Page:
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Aristotle defines plot as “the arrangement of the incidents”. According to him; “The plot must be “a single whole,” with a beginning, middle, and end. It must be “complete,” having “unity of action.” By this Aristotle means that the plot must be structurally self-contained, with the incidents bound together by internal necessity, each action leading inevitably to the next without any intervention. “The worst kinds of plots are “‘episodic,’ in which the episodes or acts succeed one another without probable or necessary sequence” The plot must be “of a certain magnitude,” both quantitatively (length, complexity) and qualitatively (“seriousness” and universal significance). It should not be too brief; it may be either simple or complex, although complex is better. Simple plots have only a “change of fortune”. Complex plots have both “reversal of intention” and “recognition” connected with the catastrophe (disaster).” Oedipus Rex is the finest example from plot construction point of view and it has been envied by many of the writers. According to Aristotle, the plot of Oedipus Rex satisfies all the requirement of a good plot in a very nice way and he, in his book “the poetic”, presents Oedipus Rex as a model tragedy from all dramatic convictions’ point of view. When we analyse critically Oedipus Rex from plot construction point of view we can say that the first thing which strikes us is its unusual plot. Oedipus Rex has an extremely unusual plot. It is the story of a King who is brought down by the unforeseen consequences of his own oath. From beginning to end it is concerned with the investigation of some past events. The play unites two parallel problems. One is the detection of murderer of Laius and the second is the identity of Oedipus himself. The two problems are one in a way and solving of either of them is like solving the both. The general pattern of the story is that of finding of a lost one. The theme can be applied at several levels. We can say that Oedipus finds his parents or Thebes and Corinth discover their lost prince. This is very old theme. The foundling story has certain set features. For example, the child is generally believed to be dead, though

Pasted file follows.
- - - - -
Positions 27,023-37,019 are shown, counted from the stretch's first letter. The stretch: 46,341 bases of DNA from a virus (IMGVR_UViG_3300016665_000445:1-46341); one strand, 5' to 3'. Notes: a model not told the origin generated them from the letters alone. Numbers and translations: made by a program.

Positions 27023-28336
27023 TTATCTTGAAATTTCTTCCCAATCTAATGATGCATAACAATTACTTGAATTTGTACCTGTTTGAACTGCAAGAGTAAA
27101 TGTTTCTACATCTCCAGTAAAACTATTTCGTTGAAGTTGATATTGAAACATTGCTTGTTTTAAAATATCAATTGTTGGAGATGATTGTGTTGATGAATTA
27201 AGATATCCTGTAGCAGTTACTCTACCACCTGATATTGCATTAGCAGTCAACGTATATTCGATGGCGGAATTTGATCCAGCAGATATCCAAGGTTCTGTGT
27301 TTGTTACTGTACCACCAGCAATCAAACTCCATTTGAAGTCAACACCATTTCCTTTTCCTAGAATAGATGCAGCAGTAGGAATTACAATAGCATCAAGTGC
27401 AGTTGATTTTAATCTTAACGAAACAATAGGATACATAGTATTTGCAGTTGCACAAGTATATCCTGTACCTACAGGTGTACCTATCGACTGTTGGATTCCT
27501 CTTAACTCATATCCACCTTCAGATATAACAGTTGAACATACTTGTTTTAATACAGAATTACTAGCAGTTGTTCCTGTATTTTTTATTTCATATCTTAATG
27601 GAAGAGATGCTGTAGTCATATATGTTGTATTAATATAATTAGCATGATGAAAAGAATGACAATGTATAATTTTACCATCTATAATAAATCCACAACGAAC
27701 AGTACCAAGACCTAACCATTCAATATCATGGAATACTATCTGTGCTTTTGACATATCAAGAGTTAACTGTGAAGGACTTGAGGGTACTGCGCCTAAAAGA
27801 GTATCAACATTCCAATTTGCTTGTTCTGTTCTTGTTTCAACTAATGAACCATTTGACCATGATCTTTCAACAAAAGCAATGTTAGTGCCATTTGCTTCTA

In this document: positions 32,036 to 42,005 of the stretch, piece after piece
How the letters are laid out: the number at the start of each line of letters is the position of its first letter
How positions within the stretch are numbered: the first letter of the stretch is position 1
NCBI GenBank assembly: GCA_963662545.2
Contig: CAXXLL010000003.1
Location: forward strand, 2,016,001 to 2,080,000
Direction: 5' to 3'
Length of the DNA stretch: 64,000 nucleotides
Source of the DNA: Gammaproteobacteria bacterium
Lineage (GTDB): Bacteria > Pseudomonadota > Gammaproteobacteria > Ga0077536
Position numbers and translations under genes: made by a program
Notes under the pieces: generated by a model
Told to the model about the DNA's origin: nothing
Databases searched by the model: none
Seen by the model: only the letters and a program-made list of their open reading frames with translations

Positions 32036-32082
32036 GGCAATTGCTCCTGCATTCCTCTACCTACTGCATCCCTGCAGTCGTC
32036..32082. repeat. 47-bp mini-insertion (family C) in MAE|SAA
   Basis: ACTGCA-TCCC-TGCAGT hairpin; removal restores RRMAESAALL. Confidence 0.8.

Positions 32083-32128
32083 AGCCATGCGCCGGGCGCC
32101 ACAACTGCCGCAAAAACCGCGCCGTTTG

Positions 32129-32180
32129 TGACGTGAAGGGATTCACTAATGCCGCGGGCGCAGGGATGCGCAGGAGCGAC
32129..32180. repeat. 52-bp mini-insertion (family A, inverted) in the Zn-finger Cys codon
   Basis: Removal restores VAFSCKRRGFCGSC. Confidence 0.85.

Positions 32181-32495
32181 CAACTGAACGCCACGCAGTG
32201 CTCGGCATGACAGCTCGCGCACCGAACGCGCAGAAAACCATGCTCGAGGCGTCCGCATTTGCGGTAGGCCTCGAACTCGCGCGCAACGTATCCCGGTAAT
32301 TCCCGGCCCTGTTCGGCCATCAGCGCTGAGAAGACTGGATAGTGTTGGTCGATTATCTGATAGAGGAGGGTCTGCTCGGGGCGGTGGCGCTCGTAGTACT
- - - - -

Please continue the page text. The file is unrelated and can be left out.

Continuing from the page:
it often escapes miraculously or by some kind human beings. The child grows up in the house-hold of a poor man but at the appropriated time, his identity is discovered by some physical signs or tokens. The Oedipus story is an exception in the sense that here the prince is brought up still as a prince, though in the family of another king. The token are not used by Sophocles towards the solution – he has another use for them, but they are there in the form of pins stuck through the baby’s ankles. Often this theme is used in many comical stories but Oedipus is a true tragedy. Each of the incidents in this play is part of a tightly constructed cause-and-effect chain. The plague in Thebes prompts Oedipus to send Creon to consult the oracle of Delphi; the oracle’s reply that the murderer of Laius must be banished from Thebes prompts Oedipus pronounce a solemn curse on the murderer and to send for Teiresias. Teiresias states that Oedipus is the murderer, but since the king knows himself to be innocent (or thinks he knows), he accuses Creon of plotting with Teiresias against him. The quarrel of Oedipus and Creon brings Jocasta from the house; seeking to calm down her husband and prove that oracles cannot be trusted, she tells again of how Laius died. When she mentions that he was killed “at a place where three roads meet,” Oedipus suddenly begins to suspect that he may indeed have killed the king without knowing who he was. To settle the matter, they send for the Herdsman who is the only survivor of that attack. Meanwhile a messenger arrives from Corinth to inform Oedipus that his supposed father, King Polybus of Corinth, has died. Oedipus rejoices that he did not kill his father as the oracle had prophesied but is still worried that he may marry his mother, the Messenger, seeking to relieve him of this fear, innocently tells him that Polybus and Merope were not his real parents. The arrival of the Messenger is the only action in the play that is not directly caused by a previous action. However, this is a perfect example of Aristotle's contention that if coincidences cannot be avoided, they should have “an air of design,” for this messenger seems brought by fate, since he is the missing link in Oedipus’ story, the very man who received Oedipus as a baby from the Herdsman. Thus, when the Herdsman arrives and they tell their respective stories, the whole truth emerges. This is the climax, or turning point, of the plot—the truth about Oedipus leads directly to the suicide of Jocasta and Oedipus’ self-blinding and request to be exiled. The departure of Oedipus from Thebes will lift the plague, thus resolving the problem that started off the chain of events and concluding the plot. This plot is also a perfect example of the exclusion of the irrational and the skillful handling of traditional elements of the myth on which the play is based. Sophocles does not dramatize any of the admittedly irrational parts of the myth (e.g., why did Laius and Jocasta not kill the baby outright? If Oedipus was afraid of marrying his mother, why did he marry a woman old enough to be his mother? etc). Instead, in a brilliant move, he constructs the play as an investigation of the past. The tremendous sense of inevitability and fate in this play stems from the fact that all the irrational things have already been done; they are unalterable. Once Oedipus begins to investigate the murder of Laius, the whole truth about the past is bound to emerge; as he himself says,